Richard_Branson_Customer_Centricity

Why engaged customer-focused employees are vital to business success!

In today’s market, the majority of companies have very little to differentiate themselves from their competition. Their product and services are very similar if not identical. It is so easy to change to another company that it can be done in minutes or even seconds on the web. Social media can instantly let millions of people know what just took place. Customer expectations have changed and their demands are greater than ever.

Future business performance and sustainability will come down to whether or not customers continue to use your products and services or leave for an alternative supplier. It costs 7.5 times as much to gain a new customer yet the majority of companies spend their budgets on attracting new customers. What are you doing to retain your current customers?

MarketCulture’s purpose is to help companies recognize the importance of building stronger customer experiences that retain customers. We believe that inspired, engaged and empowered employees focused on customers are vital to success. It comes down to how the company delivers on its promise and ultimately it is all employees that make this happen. It takes one bad experience and you have lost a customer.

As leaders do you truly understand what your employees need in order to deliver a great customer experience? Are we telling them what to do or are we engaging them in what they believe is important? Richard Branson says that engaged and happy employees deliver superior customer experiences. Virgin enters markets where customers are dissatisfied. They quickly win a strong market share by providing great service with a touch of magic. Employees want to be part of the solution and feel that they belong. They want to be listened to and feel that their feedback contributes to the success of the business. Your employees are the ones that retain or lose your customers.

Companies today implement many tools that measure either employee engagement or customer satisfaction. They allow leaders to know whether or not they have happy/unhappy employees or satisfied/dissatisfied customers yet they rarely provide insight into how they can improve. Leaders need to understand what employees need to deliver the company’s promise and customer satisfaction.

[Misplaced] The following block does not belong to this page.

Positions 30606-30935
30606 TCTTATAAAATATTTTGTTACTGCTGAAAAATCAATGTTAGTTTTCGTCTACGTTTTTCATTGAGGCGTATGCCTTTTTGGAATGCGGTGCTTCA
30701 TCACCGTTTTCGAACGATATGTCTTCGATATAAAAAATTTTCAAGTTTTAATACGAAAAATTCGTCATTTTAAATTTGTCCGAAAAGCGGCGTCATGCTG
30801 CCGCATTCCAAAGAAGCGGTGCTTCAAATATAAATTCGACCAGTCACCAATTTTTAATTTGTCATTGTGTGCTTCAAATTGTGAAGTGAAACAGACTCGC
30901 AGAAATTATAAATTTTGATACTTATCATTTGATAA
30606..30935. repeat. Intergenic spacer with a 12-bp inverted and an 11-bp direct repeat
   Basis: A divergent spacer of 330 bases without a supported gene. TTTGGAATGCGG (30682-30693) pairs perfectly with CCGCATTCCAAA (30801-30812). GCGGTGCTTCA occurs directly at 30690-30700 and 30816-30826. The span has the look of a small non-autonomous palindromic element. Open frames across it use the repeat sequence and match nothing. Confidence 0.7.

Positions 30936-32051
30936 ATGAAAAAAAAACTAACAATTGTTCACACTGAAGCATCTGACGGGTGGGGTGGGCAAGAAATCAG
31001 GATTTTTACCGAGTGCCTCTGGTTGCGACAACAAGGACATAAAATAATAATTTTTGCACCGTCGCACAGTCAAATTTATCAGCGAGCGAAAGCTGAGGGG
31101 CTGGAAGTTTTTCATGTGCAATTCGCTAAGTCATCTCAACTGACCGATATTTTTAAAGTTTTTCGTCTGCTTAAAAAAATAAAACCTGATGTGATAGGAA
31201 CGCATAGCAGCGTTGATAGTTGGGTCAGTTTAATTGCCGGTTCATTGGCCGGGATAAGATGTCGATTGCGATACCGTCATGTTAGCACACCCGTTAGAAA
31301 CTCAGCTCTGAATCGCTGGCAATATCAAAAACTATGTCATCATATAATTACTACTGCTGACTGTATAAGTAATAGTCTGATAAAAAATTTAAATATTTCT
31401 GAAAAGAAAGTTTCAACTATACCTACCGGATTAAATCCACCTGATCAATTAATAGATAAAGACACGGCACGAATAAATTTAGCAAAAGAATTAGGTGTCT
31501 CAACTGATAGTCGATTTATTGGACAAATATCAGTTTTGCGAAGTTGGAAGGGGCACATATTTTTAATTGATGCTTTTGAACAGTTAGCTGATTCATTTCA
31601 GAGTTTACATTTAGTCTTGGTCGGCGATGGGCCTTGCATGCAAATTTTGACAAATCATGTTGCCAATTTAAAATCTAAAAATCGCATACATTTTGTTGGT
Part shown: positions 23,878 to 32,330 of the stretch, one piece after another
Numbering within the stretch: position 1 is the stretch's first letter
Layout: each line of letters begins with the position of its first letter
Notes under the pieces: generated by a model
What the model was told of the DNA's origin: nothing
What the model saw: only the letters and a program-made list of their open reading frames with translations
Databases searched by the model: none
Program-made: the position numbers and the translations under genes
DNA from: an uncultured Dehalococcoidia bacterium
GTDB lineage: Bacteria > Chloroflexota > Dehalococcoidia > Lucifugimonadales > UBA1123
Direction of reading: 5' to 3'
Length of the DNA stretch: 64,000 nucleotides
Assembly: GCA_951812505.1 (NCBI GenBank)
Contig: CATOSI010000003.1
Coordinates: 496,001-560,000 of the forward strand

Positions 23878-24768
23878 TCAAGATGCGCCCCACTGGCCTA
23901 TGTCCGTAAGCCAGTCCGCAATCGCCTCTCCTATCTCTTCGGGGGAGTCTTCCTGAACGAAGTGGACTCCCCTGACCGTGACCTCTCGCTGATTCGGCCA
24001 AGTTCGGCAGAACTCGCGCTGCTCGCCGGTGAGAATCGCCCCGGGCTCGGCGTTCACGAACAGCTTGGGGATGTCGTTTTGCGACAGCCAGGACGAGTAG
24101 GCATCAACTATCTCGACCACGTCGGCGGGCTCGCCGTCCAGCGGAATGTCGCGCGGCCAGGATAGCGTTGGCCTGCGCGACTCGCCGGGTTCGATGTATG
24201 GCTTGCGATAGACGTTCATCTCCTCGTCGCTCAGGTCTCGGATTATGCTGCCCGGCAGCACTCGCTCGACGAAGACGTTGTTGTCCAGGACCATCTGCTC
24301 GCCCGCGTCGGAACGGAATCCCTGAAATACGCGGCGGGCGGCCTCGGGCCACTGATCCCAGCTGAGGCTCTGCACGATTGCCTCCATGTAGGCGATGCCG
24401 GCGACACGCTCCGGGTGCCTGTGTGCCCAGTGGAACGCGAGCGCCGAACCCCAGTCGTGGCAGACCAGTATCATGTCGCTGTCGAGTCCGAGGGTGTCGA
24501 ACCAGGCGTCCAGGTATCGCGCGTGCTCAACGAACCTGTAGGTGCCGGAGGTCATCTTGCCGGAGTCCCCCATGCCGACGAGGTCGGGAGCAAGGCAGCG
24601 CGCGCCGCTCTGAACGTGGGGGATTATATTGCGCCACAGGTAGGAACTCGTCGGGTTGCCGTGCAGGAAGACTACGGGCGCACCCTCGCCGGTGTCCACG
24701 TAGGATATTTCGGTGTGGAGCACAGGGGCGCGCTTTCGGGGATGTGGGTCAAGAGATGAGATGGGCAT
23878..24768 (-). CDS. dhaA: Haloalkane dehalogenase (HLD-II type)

“There are many ways to center a business. You can be competitor focused, you can be product focused, you can be technology focused, you can be business model focused, and there are more. But in my view, obsessive customer focus is by far the most protective of Day 1 vitality.” Jeff Bezos – Amazon Founder and CEO

How do we engage employees to build stronger customer experiences?

Customer experience comes down to the way your company and employees behave – whether you deliver or not on your promise. It can be as simple as responding to a customer in a timely fashion or just the tone of your voice. Amazon is now one of the biggest companies, yet they have retained a strong focus on their customer experiences even as they have grown to employ more than 300,000 people. The test of a company is not when things go well but when they don’t. Customers are looking to receive the value they paid for or they will simply try an alternative supplier. Where do you start building a stronger customer experience? You can start with the customer and find out whether or not they are satisfied but that is after the event has occurred and maybe too late. Alternatively, you can start with those that create the experience – “the employee” – and find out what they need in order to be able to deliver a great customer experience.

Steve Job’s recognized this towards the end of his time as CEO of Apple when he said:

“It’s not about me, it’s about the company and it’s about the cause. It’s not about everything being dependent on me. I have to build a culture, I have to think about a successor, I have to think about setting this thing up to do well over time. And in the end, what matters is, I want Apple to be an enduring great company and prove it didn’t need me.”

How do we do it? – It is simple. Listen to your employees, find out what is important to them, engage them, act on their feedback, empower them to solve customer problems and they will deliver better customer experiences.

MarketCulture researched 100’s of companies across the globe that exhibited both customer-centric decision-making with employees empowered to deliver great customer experiences. Some of these companies included Amazon, Google, Virgin, Apple, and Ikea.

The research revealed 8 disciplines that employees act on to deliver great customer experiences. We found these disciplines used across the entire organization including all support functions. This was not evident in companies that deliver inconsistent customer experiences.

Through both quantitative and qualitative employee feedback companies are able to act on strengths and weaknesses in order to support employees in delivering superior customer experiences.

What – A unique employee assessed customer engagement measurement tool.

Where do we start? The first step is to discover what is important to the employees in order to provide a better experience for customers. To do this we need to engage the employees and gain their feedback. The Market Responsiveness Index (MRI) is a unique assessment tool that all employees, including leaders, complete. The MRI has quantitative (scaled questions/benchmarked) as well as qualitative feedback (verbatim comments). This will identify the strengths and weaknesses of your company against companies that use best customer-centric practices. This will create change and build future business performance through the retention and growth of customers. Studies have shown that companies with Customer Centric practices outperform the others.